• UN Special Envoy Khatib (at press time there was no confirmed date for his next round of talks but in recent months he has gone to Libya prior to the Contact Group meetings); and
  • Special Representative Margot Wallström on the alleged sexual violence aspects of the conflict.

Another option if mediation efforts seem to be gaining traction is involving Council members in more detail on post-conflict planning.

Another option for the Council in July is to continue to monitor the situation based on the regular Secretariat briefing. 

The option to designate more individuals and entities under the sanctions regime is still on the table in the sanctions committee. 

Council Dynamics
Since the G8 statement in late May, there now seems to be some agreement among a majority of Council members that political transition in Libya is an essential part of the end game and a political process leading to this is the way forward. 

Council members that have formally or de facto recognised the TNC include France, Germany, the UK and the US. China, Russia and South Africa are also openly engaging with Benghazi. In the context of the contact group, elected Council member Lebanon has sent similar signals.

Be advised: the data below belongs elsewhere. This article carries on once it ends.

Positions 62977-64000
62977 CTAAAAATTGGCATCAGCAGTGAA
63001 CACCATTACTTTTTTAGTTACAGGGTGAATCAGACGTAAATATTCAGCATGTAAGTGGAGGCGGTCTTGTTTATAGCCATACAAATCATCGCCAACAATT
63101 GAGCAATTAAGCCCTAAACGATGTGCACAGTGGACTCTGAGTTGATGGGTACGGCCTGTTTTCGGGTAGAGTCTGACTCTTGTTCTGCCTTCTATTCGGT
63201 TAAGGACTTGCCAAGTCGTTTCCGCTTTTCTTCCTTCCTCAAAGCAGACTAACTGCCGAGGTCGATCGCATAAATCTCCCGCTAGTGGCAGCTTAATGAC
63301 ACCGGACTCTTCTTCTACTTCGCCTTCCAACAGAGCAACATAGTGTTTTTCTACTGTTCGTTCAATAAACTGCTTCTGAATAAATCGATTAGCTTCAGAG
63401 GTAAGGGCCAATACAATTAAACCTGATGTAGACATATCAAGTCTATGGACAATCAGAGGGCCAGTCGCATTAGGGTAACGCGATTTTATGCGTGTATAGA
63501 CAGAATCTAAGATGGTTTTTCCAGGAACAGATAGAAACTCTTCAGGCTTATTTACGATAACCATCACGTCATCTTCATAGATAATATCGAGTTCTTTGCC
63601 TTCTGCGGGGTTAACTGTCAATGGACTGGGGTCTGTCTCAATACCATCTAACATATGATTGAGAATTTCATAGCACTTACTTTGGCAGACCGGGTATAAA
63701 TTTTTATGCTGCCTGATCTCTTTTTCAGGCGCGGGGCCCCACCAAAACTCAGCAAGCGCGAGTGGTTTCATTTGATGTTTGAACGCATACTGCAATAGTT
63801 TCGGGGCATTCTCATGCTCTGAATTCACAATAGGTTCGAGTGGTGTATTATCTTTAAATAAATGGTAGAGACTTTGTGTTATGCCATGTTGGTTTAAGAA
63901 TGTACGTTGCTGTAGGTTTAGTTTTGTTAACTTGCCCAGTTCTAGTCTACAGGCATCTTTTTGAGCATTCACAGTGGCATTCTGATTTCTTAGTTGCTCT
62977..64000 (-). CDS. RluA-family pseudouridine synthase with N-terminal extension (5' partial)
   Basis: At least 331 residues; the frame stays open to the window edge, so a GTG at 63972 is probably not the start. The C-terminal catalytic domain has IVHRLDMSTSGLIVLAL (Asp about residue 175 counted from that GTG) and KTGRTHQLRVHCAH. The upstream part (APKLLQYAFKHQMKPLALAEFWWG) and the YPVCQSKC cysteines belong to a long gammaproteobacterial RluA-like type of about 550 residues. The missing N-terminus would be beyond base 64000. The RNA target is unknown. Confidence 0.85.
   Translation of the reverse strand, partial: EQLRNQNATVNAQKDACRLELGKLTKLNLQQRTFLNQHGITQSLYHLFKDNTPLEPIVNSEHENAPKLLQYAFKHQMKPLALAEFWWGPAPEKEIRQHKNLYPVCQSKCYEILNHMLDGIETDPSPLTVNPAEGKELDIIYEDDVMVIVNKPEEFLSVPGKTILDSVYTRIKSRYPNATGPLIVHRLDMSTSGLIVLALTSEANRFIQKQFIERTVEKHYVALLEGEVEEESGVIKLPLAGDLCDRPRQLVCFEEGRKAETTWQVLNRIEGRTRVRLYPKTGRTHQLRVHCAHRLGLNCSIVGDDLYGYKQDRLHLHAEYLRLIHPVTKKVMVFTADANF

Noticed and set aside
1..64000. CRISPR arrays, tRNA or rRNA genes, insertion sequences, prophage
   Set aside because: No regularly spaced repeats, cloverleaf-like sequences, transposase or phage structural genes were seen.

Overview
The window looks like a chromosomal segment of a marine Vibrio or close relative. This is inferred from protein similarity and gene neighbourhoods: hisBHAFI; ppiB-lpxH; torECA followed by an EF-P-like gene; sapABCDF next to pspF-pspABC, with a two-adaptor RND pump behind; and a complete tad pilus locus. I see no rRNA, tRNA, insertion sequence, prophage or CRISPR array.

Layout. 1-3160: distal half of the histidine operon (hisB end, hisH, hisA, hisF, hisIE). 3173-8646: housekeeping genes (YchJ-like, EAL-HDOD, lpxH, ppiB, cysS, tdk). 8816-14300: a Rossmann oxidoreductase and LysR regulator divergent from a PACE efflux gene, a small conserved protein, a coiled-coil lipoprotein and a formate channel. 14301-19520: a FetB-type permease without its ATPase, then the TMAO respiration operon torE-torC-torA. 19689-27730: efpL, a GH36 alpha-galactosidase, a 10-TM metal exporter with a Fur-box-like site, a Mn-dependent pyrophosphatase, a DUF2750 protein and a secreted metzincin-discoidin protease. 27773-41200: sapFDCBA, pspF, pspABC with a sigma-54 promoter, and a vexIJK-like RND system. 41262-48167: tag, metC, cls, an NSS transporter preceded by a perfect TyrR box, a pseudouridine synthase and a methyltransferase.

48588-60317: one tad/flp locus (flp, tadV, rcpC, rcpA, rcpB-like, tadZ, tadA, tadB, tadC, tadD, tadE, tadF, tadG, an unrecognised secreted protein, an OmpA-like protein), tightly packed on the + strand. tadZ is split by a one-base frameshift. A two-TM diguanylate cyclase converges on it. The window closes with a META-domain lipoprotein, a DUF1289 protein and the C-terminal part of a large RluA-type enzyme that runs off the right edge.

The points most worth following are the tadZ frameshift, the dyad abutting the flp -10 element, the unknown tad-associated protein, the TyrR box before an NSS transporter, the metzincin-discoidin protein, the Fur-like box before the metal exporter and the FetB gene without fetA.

However, the Libyan situation continues to polarize the Council. There are wide gaps over the best approach and some raw nerves over who is leading that effort. There also seems to be tension in the Council over how best to achieve humanitarian access in Qaddafi-controlled areas.

Regarding the ICC arrest warrants, some Council members welcomed the development in 27 June consultations. Other members remain concerned that the ICC indictments will continue to complicate already delicate mediation efforts.